Economy figures state the 630d achieves 57mpg and 129g/km against 49mpg and 150g/km for the 630d xDrive.
Now we’ve written that down it’s hard to see why anyone would choose the xDrive diesel. Yes, you get all-wheel-drive but the extra £2k on the list price and the increased CO2 emissions will inevitably increase your tax liability, and it will cost you 8mpg too.
Based on these figures it’s likely the 630d will turn out to be the most popular choice with the right balance of performance and economy favoured by many company car drivers looking to minimise their tax obligations. With prices starting from £46,810 there are plenty of reasons to consider the new 6 Series Gran Turismo when it goes on sale at the end of the year.
- Updated looks and up to 15% efficiency improvement
- Bigger cabin for comfort and practicality
- Initially two petrol and two diesel options
- 630d for business users while the 640i xDrive should be the driver’s choice
- Prices from £46,810
THE new BMW 6 Series Gran Turismo, successor to the 5 series model of the same name, will be launched at this year’s International Motor Show in Frankfurt in September.
As a taster it has released first images and details of the new car – and the new 6 Series Gran Turismo looks rather good.
Introduced in 2009, the original Gran Turismo concept offered all the comfort, elegance, and practicality of a 5 Series with stunning coupe looks. At least that was the plan. In practice it looked a bit cumbersome and top heavy.
The new 6 series Gran Turismo takes the best of these characteristics and squeezes them into a much sleeker, more elegant, and more coupe-like package that we suspect is much closer to BMW’s original vision. The GT concept was always solid but now it’s been transferred to the 6 Series it’s so much better.
The new car looks much better than its predecessor with its long bonnet, set back cabin and flowing roof giving a much improved coupe look.
The sculpted profile has been designed to improve aerodynamic efficiency and, alongside the lightweight engineering and materials, fuel consumption and emissions have been reduced by up to 15%.
More importantly the 6 Series GT has a spoiler that automatically extends at 75mph which is very cool, even if it does make the work of the local constabulary that much easier.
Despite reducing the height by 21mm to improve the looks, BMW has still managed to increase passenger space within that low-slung silhouette.
The additional length has created a spacious cabin with promises of increased head and leg room all round. It also has split folding rear seats that can fold down to increase boot capacity from a healthy 610 litres to a positively enormous 1,800 litres.
BMW has even included an electrically operated tailgate and lower rear sill to improve loading capacity and ensure the 6 Series GT is a practical proposition.
Practicality may not be high on everyone’s list but, like all BMWs, the 6 Series GT is also designed to offer superior comfort to its occupants, something that features on every list ever written by anyone trying to choose a new car.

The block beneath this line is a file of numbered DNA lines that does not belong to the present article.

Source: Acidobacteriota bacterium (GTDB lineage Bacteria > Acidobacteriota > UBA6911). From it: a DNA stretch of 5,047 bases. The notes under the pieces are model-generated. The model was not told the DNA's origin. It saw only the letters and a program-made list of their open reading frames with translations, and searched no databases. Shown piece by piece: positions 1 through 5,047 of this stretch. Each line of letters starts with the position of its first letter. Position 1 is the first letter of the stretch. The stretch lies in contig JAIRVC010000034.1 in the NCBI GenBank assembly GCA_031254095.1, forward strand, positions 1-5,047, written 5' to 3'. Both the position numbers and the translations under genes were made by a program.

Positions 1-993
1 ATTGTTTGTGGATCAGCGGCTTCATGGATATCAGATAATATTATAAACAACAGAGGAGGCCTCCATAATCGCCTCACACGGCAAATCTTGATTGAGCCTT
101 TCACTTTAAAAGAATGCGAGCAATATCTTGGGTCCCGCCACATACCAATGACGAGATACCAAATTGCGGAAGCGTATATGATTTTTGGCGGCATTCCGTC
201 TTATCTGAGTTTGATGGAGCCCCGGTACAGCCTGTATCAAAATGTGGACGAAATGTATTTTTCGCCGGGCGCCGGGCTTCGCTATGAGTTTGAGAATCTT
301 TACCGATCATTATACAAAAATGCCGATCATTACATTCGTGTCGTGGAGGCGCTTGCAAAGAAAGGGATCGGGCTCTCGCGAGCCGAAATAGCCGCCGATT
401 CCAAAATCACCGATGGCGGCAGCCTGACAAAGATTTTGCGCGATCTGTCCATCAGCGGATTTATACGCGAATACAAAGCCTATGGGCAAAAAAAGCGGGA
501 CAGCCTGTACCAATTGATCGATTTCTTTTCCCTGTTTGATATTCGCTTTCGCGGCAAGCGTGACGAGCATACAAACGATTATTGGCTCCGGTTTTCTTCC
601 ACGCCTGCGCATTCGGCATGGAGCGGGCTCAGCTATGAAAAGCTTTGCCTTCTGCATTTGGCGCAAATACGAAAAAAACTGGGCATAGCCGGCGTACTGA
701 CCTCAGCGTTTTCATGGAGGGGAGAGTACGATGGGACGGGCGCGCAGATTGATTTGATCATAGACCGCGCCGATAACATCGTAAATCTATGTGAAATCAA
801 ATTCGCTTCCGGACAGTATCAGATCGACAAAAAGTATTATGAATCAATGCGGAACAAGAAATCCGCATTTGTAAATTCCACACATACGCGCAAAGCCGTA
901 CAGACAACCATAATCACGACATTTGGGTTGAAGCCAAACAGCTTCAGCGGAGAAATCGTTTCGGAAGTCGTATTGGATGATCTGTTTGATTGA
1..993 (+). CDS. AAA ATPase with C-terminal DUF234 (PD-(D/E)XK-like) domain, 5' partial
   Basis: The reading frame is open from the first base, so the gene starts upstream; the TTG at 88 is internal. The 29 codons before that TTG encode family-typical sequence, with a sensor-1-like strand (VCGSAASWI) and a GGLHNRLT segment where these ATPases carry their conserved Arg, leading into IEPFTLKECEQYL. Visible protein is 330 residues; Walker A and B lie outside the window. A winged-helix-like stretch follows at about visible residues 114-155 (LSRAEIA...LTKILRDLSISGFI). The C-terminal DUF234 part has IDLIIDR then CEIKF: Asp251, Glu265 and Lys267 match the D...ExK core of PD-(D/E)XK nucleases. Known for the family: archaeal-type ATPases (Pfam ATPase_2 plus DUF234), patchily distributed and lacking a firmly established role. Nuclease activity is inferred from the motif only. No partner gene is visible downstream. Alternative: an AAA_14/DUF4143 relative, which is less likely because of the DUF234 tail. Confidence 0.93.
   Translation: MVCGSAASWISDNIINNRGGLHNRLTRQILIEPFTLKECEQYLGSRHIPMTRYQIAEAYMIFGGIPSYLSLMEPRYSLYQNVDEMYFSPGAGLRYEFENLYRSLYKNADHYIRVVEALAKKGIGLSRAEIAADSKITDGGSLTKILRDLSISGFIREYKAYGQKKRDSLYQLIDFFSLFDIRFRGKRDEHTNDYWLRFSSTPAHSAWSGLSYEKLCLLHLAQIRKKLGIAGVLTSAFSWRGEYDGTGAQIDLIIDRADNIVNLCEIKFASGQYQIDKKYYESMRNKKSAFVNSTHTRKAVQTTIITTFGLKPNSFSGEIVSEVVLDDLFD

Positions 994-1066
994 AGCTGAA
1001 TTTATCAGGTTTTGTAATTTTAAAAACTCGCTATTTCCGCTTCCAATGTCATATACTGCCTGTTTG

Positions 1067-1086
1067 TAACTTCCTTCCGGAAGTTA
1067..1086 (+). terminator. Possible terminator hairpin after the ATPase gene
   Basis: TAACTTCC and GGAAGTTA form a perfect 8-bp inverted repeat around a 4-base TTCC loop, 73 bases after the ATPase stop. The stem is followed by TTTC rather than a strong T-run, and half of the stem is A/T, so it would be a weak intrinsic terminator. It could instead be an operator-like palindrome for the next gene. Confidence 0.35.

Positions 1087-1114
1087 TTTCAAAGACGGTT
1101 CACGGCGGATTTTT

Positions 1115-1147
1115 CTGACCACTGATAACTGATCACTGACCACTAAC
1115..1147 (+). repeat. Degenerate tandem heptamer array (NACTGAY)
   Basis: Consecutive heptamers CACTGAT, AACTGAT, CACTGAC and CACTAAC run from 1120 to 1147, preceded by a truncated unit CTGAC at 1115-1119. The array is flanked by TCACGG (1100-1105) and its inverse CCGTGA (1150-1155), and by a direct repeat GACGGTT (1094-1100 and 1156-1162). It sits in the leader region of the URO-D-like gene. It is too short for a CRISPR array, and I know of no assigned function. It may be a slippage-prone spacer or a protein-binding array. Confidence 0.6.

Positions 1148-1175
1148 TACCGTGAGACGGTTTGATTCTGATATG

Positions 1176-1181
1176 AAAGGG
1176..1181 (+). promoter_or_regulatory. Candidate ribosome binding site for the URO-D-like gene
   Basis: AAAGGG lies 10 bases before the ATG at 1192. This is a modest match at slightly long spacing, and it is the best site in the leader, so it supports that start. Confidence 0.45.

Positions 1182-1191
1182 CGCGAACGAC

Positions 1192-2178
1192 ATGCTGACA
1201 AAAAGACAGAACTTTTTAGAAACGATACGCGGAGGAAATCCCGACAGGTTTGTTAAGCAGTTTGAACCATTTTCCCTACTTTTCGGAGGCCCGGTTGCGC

Available in two trim levels from launch, SE and M Sport, standard specification includes automatic climate control, metallic paint, 18-inch alloy wheels, 10.25-inch touchscreen, and reversing assist camera. Drivers upgrading to the M Sport will add 19-inch alloys, leather upholstery, and a panoramic glass roof.
Options available to all customers include an upgraded surround sound audio system, BMW Connected smartphone integration, improved head-up display, BMW Night Vision system, and gesture control that allows users to operate some functions with simple hand movements.
Drivers looking to improve handling and performance can also upgrade to adaptive suspension and dynamic damper control to accompany the selectable drive modes. Given how well balanced a BMW usually is in factory specification this is probably just an exercise in self-gratification, although it may give a hint as to how good the 6 Series GT could be. An M6 GT? There’s a thought, BMW.
There will initially be four variants of the 6 Series GT, two petrol and two diesel, and all will have the eight-speed Steptronic gearbox with paddle-shift fitted as standard. BMW’s xDrive all-wheel-drive system will also be available on two of the new models, one each of the petrol and diesel.
Drivers who prefer petrol power can choose from either the 2.0-litre four-cylinder unit found in the 630i, or the more powerful 3.0-litre straight six in the 640i xDrive.
The 3.0-litre engine produces 340bhp, pushing the car to 60mph in just over five seconds in return for 35mpg and 183g/km. The smaller 2.0-litre offers a more practical 258bhp but it’s still enough to propel the car to 60mph just a second slower and the 43mpg and 148g/km may tip the balance in favour of the less powerful car.
For those requiring bigger financial incentives a diesel is likely to prove most popular.
Both the 630d and 630d xDrive use the same 3.0-litre straight six producing 265bhp, and both reach 60mph in around six seconds – BMW indicate there’s only a single tenth of a second between them – with the 630d xDrive being the quicker of the two.
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